On the top of the stand, you'll find a carrying handle. That's yet another example of ZOWIE thinking about the small things. For regular users, who just plant their monitor on their desk and don't move it for years, this is inconsequential, but for gamers who are often traveling to LAN events or playing in team houses and what not, things like the handle and the stand markings can make life a lot easier.
Do note that this monitor doesn't have built in speakers. I have absolutely no problem with this whatsoever, as this monitor is aimed at serious competitive gamers, and no serious competitive gamer is going to be using monitor speakers for gaming, but it's handy to know regardless.
Image Quality & Settings
Let's first address the elephant in the room: yes, the XL2566K has a TN panel. There are reasons for that, however. ZOWIE says that, when purely looking at competitive performance, a TN panel still outperforms IPS panels, and from what I can tell this is definitely true. I'll speak more about the gaming performance in the next section, though.
A TN panel, no matter how good it is, is never going to live up to a good IPS panel when it comes to the overall image quality, and that's something that you should take into account when considering this monitor. This is a monitor that's geared towards esports, and nothing else. If you're someone who plays a game or two of VALORANT every week and uses their monitor for content consumption or single player games, this is not the monitor for you. Everything about this product is geared towards tryhard (I use that affectionately) competitive gamers, and those people don't really care for visuals all that much.
With that being said: as far as TN panels go, the XL2566K offers a very nice image. It required some tinkering for me to get to my preferred color settings, but once I arrived there I found it to be very passable, and it's worth noting that the default picture setting is a lot better than what I found on the XL2546K, meaning that you can basically use this monitor straight out of the box.
The panel has seen an upgrade from the XL2546K, which is noticeable when comparing the two next to each other. I was already very satisfied with the image quality that the XL2546K put out, but here they've gone a bit further, making for a very pleasing viewing experience. Panel uniformity is okay, and there's practically no backlight bleeding on my unit. All in all, the image quality here is (again: for a TN panel - don't expect miracles) stellar.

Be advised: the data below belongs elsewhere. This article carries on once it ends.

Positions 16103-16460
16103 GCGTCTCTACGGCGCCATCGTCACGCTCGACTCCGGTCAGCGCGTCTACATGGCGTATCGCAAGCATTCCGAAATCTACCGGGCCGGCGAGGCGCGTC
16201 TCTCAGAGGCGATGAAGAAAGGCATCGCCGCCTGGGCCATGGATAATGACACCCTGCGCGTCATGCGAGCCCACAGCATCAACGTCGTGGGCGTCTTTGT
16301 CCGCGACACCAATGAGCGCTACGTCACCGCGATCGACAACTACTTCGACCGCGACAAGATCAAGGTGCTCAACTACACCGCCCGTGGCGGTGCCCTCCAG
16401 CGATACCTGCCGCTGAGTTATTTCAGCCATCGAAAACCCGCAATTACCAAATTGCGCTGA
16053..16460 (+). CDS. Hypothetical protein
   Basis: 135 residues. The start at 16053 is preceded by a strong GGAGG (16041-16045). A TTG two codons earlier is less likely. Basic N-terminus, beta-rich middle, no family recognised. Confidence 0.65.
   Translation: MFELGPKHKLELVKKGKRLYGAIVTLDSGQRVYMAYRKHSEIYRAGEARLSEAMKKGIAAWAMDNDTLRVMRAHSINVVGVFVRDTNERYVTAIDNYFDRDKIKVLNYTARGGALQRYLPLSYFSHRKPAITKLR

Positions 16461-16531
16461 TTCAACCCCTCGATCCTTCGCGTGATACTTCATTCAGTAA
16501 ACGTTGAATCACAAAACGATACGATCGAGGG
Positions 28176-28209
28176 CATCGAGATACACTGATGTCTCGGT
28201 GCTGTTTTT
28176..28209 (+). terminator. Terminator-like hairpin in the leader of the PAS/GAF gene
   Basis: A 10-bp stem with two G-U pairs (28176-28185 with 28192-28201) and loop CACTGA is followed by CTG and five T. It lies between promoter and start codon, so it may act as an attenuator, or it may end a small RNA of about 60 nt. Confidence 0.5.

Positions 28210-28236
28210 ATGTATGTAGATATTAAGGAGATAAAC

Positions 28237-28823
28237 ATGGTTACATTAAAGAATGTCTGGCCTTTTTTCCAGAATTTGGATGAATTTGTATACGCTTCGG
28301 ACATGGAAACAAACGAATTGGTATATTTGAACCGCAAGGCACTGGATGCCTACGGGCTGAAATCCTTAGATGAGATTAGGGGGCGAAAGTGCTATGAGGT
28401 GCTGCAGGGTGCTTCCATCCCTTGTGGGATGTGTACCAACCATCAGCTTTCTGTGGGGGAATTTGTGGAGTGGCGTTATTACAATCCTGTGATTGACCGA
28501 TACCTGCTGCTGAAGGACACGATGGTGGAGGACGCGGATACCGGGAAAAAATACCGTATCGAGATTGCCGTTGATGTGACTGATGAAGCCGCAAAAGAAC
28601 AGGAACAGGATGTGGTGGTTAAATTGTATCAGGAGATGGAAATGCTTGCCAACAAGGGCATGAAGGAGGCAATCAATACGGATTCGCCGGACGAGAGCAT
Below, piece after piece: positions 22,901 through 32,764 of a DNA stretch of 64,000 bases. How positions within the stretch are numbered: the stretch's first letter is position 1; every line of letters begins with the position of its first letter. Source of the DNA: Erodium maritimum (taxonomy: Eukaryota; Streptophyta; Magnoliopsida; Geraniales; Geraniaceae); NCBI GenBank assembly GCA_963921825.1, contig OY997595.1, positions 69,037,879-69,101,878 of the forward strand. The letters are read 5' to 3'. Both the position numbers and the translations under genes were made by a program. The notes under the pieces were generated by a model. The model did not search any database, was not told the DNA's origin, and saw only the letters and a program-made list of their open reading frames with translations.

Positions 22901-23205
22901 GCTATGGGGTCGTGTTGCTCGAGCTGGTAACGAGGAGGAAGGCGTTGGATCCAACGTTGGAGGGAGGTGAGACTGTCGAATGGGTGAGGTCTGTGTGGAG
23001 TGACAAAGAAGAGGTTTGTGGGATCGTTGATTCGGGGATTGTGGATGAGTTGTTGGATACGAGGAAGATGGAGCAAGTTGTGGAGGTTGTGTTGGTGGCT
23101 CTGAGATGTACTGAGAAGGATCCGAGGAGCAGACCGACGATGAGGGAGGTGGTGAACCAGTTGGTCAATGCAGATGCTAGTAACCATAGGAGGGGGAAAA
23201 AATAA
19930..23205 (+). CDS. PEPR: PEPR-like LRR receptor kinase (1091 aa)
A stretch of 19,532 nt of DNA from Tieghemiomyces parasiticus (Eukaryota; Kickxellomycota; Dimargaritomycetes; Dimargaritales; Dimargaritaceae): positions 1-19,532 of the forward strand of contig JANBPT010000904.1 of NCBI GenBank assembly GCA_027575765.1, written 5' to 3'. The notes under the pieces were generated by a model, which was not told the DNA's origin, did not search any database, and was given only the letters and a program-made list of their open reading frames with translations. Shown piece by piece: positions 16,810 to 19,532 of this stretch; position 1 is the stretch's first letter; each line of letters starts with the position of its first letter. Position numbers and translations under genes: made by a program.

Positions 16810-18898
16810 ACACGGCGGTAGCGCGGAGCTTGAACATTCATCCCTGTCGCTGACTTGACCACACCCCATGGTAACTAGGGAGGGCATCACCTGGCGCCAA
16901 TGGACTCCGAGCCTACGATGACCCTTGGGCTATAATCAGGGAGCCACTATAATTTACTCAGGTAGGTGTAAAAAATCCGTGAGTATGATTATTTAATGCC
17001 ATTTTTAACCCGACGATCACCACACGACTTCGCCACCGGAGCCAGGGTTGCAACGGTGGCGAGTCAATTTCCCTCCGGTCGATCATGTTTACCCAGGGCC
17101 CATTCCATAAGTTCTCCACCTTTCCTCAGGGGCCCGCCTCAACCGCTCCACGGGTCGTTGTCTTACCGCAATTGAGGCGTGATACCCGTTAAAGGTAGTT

Brightness levels are more than enough to handle a well-lit room, and there are a ton of customization options that allow you to tweak the image to your preferences, but of course you'll have to take note of one of TN's inherent drawbacks: the viewing angles. Anything but sitting straight in front of the panel (there's some wiggle room of course, but no more than 10 degrees or so) will lead to noticeable color changes, so make sure that you're sitting right in front of the panel when gaming, and not viewing it from an angle.
All of the monitor's functions can be controlled via a joystick (that's located at the back of the panel) or via the included S-Switch. That S-Switch can also save your personal settings, allowing you to bring it with you and plug it into any XL2566K monitor, which will then instantly bring up your own settings. If you don't want to go that route, you can also use ZOWIE's XL Setting to Share feature, allowing you to upload (and download) settings profiles so that you can import settings profiles on the fly without having to tinker with the menus. This is nothing new (this functionality was also present on the XL2546K) but it's another example of how ZOWIE really cares about professional and competitive gamers, who will often have to switch between monitors and devices throughout their careers.
I sadly don't have the video equipment to show you any convincing footage of the XL2566K compared to other 360Hz monitors, but I did spend a great deal of time comparing it to IPS monitors and there's no denying that the XL2566K is smoother. This wasn't only evident when looking at the panels in 'laboratory-like' conditions (such as the UFO test, or viewing slow motion footage of the panels) but also when playing games.
It's perhaps a very specific example, but I noticed that spraying in CS:GO just felt a lot smoother and clearer on the XL2566K when compared to IPS panels. In case you're not familiar; spraying in CS:GO violently shakes your screen, and that can cause a blurry mess if your display isn't up to par. I'm not saying that the two IPS panels I compared it to made spraying a blurry mess, but I did definitely notice a difference.